Second chase season in a row that chase partner John Moore and I included a non-chase, but still scientific endeavor on the way out to chase after leaving Phoenix!
Back in 2009, we stopped and checked out the really cool Very Large Array radio telescope in central New Mexico. This year, it was a West Texas/Eastern New Mexico take on the annular solar eclipse!
Original target was Bledsoe, Texas, but as we stair-steped Southeast from Albuquerque, we noticed a pancake cumulus field developing along and even west of Texas/New Mexico border. As we drove into Texas, we became concerned that this could cause a serious impediment to viewing the eclipse, and even potentially block it out.
We then recalculated and planned to head back west into New Mexico. John found the exact point on the road we took south from Portales that was on the center-line of anularity, and programed that into the GPS. As we headed back into New Mexico, there was some dissipation of the cumulus, but we realized we had made the correct move, as we could see the far west edge of the cu field.
We pulled off on the dirt road that was right on the center-line and started the set up the cameras. We had arrived after the partial phase and started shooting. Here is an early-on example that also captures a couple of sunspots (click on images for larger view):
At this point (and right through the annular phase) the sun was quite bright, and had we had to use special filters I purchased for this trip (and will hopefully come in handy for future eclipses).
Our calculations were perfect, and we achieved the main goal of being able to photograph perfect symmetrical annularity!!!
As the sun sank lower in the sky it finally became possible to photograph without the filters – we were now capturing all the colors of a Llano Estacado sunset!!
John particularly liked this one, as he felt it look like a shark’s tooth, I was inclined to think it was more like a shark’s fin, but nonetheless it was a great way to end a great eclipse!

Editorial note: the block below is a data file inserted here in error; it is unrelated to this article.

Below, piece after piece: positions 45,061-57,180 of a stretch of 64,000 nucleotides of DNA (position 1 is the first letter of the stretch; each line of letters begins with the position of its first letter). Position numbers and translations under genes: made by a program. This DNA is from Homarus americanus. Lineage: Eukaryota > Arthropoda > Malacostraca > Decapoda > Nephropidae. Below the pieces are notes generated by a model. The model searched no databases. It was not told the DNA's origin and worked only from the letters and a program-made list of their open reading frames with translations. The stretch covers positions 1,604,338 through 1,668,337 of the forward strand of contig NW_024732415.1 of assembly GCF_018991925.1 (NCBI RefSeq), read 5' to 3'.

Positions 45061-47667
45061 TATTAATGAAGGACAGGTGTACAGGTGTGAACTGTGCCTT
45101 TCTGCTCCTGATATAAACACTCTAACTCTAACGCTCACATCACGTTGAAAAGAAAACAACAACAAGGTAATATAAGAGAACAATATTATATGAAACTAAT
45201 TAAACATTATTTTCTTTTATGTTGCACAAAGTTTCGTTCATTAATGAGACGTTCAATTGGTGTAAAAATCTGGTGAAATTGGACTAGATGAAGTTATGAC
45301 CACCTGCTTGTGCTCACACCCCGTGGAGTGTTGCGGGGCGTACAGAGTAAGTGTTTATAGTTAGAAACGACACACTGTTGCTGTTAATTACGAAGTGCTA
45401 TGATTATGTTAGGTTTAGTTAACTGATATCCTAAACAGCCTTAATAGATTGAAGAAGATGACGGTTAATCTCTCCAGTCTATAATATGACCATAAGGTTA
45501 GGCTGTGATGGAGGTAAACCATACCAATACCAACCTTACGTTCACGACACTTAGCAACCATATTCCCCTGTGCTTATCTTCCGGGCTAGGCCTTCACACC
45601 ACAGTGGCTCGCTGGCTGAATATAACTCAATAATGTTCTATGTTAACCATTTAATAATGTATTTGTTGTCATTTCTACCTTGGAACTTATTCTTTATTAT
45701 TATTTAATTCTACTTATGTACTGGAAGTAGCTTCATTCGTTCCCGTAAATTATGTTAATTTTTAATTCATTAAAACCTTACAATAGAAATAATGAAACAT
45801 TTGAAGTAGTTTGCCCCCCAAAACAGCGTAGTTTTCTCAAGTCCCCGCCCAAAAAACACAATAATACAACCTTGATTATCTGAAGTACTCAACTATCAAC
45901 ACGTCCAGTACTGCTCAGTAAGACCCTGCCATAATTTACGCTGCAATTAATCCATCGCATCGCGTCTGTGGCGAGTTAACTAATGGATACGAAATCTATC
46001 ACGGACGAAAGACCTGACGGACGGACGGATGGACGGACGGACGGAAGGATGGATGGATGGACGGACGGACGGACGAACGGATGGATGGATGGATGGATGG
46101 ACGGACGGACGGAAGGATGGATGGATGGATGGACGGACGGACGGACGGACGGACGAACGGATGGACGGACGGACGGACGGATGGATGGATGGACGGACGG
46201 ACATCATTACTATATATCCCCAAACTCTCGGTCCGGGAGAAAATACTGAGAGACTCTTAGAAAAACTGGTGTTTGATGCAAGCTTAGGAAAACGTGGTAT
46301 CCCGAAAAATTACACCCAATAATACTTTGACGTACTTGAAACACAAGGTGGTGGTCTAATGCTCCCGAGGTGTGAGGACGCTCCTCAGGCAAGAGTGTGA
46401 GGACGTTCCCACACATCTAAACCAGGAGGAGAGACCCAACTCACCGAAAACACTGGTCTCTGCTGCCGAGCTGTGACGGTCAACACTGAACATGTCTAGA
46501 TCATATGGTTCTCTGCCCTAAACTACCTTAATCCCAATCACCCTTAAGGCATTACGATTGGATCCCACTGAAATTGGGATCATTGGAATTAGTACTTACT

The video didn’t turn out so well (too bright, causing severe flaring), but who cares I got the still shots. Will have more to add over the next few days and weeks to fill in some gaps.
Took some test shots on the Cinco de Mayo sunset (in preparation for the possibilty of being able to document the 20/21 May Annular Solar Eclipse) and it looks like I caught what spaceweather.com is calling sunspot 1471 (sunspots move left-to-right across the face of the sun) just before the sun dropped below some clouds that were just above the horizon. Click on image for larger view:
This was just a quick test, hand held at 1/160th of a second. Lens was the Canon 70-200 mm F4 IS with auto-focus OFF, and a single Kenko Pro 300 1.4X teleconverters and two Kenco MC4 2.0 telconverters on the 5DMll. Effective focal length is 1120 mm. Image stablisation ON. I had stopped down to I think F5.0, but with all those teleconverters it was like F200! 8^)
If we get to shoot the event (and I am hearing chatter that other chasers are looking at this photo op, if there are no chasable storms that day) I will be on the tripod and will hopefully have the imaging technique even further under my belt. And there will be bigger glass (more on that later)! Stay tuned…
Got to test my new 35mm prime on the Canon 5D Mark II on a storm! There were a couple waning cells that approached London, Ontario after dark from the same cluster of storms that included the Supercell that produced a (possibly) Strong tornado about 10 miles west of Detroit.
The cell was spitting out anvil crawlers intermittently (i.e. I noticed ONE) and waited about five minutes and didn’t see another and gave up. The activity then increased to maybe one every three minutes, but the cell has moved E and the origin of the bolts was now too far east to see from the Weather Perch (TM) …
…but I got one shot that captured a crawler’s tail (click on image for larger view):
So a very satisfying start to the actual observing and documenting convection in 2012!
Will follow-up on this lens (and the other one being changed-out when all is settled)…
Well preparations for this years chase expedition continue – the lens change-outs are almost complete (will discuss in further detail when everything is done/resolved), but here are some test shots to share…